Ultraviolet Keratitis

Ovid: 5-Minute Sports Medicine Consult, The

Ultraviolet Keratitis
Carrie B. Zaslow
Tracy L. Zaslow
  • Also known as photokeratitis
  • Acute syndrome occur after exposure of the eyes to ultraviolet (UV) radiation.
  • Painful but usually self-limited
Exposure to various forms of UV radiation leads to corneal edema and sloughing, followed by secondary inflammation of the iris.
Risk Factors
  • UV exposure to unprotected eyes associated with various recreational and occupational activities
  • Sources of exposure:
    • Welder's arc burns
    • Snowblindness
    • High-voltage-line short circuits
    • Other solar exposure
    • Sunlamps
    • Damaged metal halide lamps
    • Aquaria disinfection lamps
    • Laboratory or germicidal UV lamps
No genetic association
General Prevention
The mode of prevention depends on the type of exposure.
  • Recreational sun exposure: Well-fitting sunglasses that meet the American National Standards Institute (ANSI) standards with protection against most UV-A and UV-B radiation
  • Occupational exposure to solar and artificial-solar UV sources: UV-blocking safety goggles in accordance with ANSI
  • Occupational exposure to metal halide or mercury vapor lamps: Adherence to the Food and Drug Administration (FDA) radiologic health program is recommended.
  • Cornea transmits light in visible spectrum.
  • Cornea absorbs light UV spectrum.
    • 10–20% of light in UV-A spectrum is absorbed.
    • Nearly 100% of UV-C light is absorbed.
  • Damage to the cornea in UV keratitis:
    • Results from absorption of light at the transition point between UV-B and UV-C (290 nm)
    • Occurs from absorption in the corneal epithelium, the most anterior part of the cornea, which is several layers thick
    • Causes surface epithelial cells to die and desquamate
    • Damaged cells contain epithelial nociceptor terminal axons that are destroyed, leading to corneal pain secondary to stimulation of the subepithelial nerve plexus.
Commonly Associated Conditions
Facial edema and erythema, resulting from the same UV exposure injury
  • Accurate history, including:
    • Type of exposure
    • Timing and duration of exposure
    • Use of protective eyewear
  • Visual acuity
  • Complete ocular exam, including:
    • Extraocular movements
    • Conjunctiva/sclera/corneas with fluorescein
    • Anterior chambers (checking for cell and flare)
    • Lenses
    • Eversion of the lids to check for foreign bodies
    • pH exam
  • Exposure without protective eyewear 6–12 hr prior to onset of symptoms
  • Symptoms (usually bilateral):
    • Intense pain
    • Photophobia
    • Foreign-body sensation
    • Mild to moderate decrease in visual acuity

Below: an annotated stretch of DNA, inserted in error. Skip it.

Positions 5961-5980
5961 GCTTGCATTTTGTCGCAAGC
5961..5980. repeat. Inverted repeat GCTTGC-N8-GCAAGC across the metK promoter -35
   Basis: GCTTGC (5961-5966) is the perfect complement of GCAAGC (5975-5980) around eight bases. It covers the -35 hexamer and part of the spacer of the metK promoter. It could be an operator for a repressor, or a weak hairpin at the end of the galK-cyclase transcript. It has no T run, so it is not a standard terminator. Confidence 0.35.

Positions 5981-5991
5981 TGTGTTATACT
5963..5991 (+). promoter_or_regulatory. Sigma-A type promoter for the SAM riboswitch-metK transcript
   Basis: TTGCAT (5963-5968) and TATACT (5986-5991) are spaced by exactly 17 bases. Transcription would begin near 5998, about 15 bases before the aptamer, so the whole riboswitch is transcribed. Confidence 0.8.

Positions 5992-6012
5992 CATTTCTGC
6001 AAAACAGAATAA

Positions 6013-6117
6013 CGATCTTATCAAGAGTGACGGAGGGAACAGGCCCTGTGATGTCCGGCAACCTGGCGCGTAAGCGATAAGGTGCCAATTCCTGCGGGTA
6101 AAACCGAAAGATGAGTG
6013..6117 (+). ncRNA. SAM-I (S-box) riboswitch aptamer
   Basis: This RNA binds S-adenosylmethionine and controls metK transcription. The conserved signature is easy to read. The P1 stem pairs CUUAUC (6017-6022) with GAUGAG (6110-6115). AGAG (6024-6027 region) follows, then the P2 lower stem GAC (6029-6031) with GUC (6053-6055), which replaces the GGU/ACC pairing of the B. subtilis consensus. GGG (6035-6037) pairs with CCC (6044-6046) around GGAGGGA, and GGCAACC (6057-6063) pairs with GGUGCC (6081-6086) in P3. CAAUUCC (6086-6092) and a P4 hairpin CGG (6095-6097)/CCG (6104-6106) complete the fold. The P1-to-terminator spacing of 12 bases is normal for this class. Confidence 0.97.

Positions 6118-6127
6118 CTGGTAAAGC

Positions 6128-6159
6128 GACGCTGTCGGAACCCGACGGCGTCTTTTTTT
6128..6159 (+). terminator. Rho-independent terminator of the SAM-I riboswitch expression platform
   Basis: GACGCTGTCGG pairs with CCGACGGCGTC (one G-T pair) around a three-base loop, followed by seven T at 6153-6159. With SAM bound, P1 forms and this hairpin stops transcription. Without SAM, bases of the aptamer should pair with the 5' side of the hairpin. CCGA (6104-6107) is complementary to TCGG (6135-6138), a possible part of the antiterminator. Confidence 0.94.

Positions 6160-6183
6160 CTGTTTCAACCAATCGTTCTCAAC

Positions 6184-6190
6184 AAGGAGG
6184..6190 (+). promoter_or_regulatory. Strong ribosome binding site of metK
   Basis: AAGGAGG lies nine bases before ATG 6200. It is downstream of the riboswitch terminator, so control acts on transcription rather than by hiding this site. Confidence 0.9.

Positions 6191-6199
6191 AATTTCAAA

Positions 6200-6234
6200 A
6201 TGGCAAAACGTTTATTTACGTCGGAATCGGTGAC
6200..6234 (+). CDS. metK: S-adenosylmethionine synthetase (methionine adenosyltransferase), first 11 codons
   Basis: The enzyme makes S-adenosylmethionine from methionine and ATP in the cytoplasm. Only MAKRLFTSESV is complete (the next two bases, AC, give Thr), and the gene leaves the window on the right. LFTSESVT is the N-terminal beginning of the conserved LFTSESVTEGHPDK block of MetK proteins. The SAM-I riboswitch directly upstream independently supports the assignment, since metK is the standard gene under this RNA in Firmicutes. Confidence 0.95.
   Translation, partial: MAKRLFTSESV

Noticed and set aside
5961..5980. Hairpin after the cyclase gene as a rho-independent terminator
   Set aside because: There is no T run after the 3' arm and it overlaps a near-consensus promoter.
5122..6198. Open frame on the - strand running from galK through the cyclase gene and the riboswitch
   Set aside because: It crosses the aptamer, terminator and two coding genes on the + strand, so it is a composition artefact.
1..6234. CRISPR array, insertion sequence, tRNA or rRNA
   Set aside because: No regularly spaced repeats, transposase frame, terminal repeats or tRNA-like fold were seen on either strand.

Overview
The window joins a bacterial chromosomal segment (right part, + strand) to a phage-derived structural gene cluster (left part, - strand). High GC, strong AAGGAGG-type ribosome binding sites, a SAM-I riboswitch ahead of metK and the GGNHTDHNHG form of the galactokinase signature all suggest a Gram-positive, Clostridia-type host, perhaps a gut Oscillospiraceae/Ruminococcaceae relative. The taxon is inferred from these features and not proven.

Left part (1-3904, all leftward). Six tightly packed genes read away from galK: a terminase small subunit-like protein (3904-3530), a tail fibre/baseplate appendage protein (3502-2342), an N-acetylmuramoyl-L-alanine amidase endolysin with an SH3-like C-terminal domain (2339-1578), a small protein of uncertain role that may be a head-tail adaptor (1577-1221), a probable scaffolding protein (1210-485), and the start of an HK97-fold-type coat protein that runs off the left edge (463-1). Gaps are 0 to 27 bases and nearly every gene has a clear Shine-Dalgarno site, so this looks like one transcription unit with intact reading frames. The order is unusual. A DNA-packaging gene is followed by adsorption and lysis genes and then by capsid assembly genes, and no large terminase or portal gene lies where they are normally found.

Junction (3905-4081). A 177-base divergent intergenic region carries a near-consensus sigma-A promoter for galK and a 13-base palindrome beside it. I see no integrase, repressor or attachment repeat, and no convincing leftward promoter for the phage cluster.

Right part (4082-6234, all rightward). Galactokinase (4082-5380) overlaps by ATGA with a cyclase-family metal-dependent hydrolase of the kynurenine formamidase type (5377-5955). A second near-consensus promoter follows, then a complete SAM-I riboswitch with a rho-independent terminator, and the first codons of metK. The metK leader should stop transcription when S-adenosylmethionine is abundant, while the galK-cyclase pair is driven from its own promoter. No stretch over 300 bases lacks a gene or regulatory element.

• Increased lacrimation
Physical Exam
  • Topical anesthetic generally is needed to obtain a good physical exam.
  • Penlight exam:
    • Tearing, injection, chemosis of the bulbar conjunctiva and corneal haziness
    • No discharge present in the tarsal conjunctiva; lack of discharge distinguishes photokeratitis from conjunctivitis.
    • Pupils are usually relatively miotic and react sluggishly.
  • Fluorescein exam: Confluent superficial punctuate staining between the lids
  • Slit-lamp exam:
    • Eversion of the eyelids should not reveal a foreign body.
    • Corneal edema and anterior chamber reaction (cell and flare) may be seen.
Diagnostic Tests & Interpretation
A thorough eye exam including fluorescein staining and slit-lamp exam generally is sufficient for diagnosis.
Orbit radiographs/US/CT scan/MRI for suspected intraocular foreign body
Diagnostic Procedures/Surgery
pH of tear lake: To distinguish from a chemical burn, check pH of tear lake in lower conjunctival fornix; pH should be normal in UV keratitis.
Differential Diagnosis
  • Foreign body of the cornea or eyelids
  • Intraocular foreign body
  • Corneal abrasion
  • Thermal burns
  • Toxic epithelial keratopathy (from exposure to chemicals or drugs)
  • Exposure keratopathy
  • Nocturnal lagophthalmos
  • Conjunctivitis
  • Stevens-Johnson syndrome
  • Infectious keratitis
  • Neurotrophic keratopathy
  • Contact lens–related problems
  • Trauma
  • Dry eye syndrome
  • Dacryocystitis
  • Canaliculitis
  • Scleritis


Ongoing Care
  • Corneal surface regenerates in 24–72 hr.
  • Surface regeneration leads to symptom resolution.
Follow-Up Recommendations
  • Reexamination in 24–48 hr
  • If symptoms improved: Patient can continue with topical antibiotics q.i.d.
  • If symptoms not improved and superficial punctate staining is still present: Continue treatment with cycloplegics, antibiotics, and possibly pressure patch.
  • If new symptoms develop or symptoms persist: Refer to an ophthalmologist.
Patient Monitoring
Long-term monitoring is generally unnecessary with the exception of counseling patients on using protective eyewear.
Patient Education
Depending on their daily activities, patients should be referred to the appropriate resource to learn about protective eyewear:
  • American National Standards Institute (www.ANSI.org)
  • FDA Radiological Health Program (www.FDA.gov)
Generally, acute, single episodes heal without long-term sequelae.
370.24 Photokeratitis

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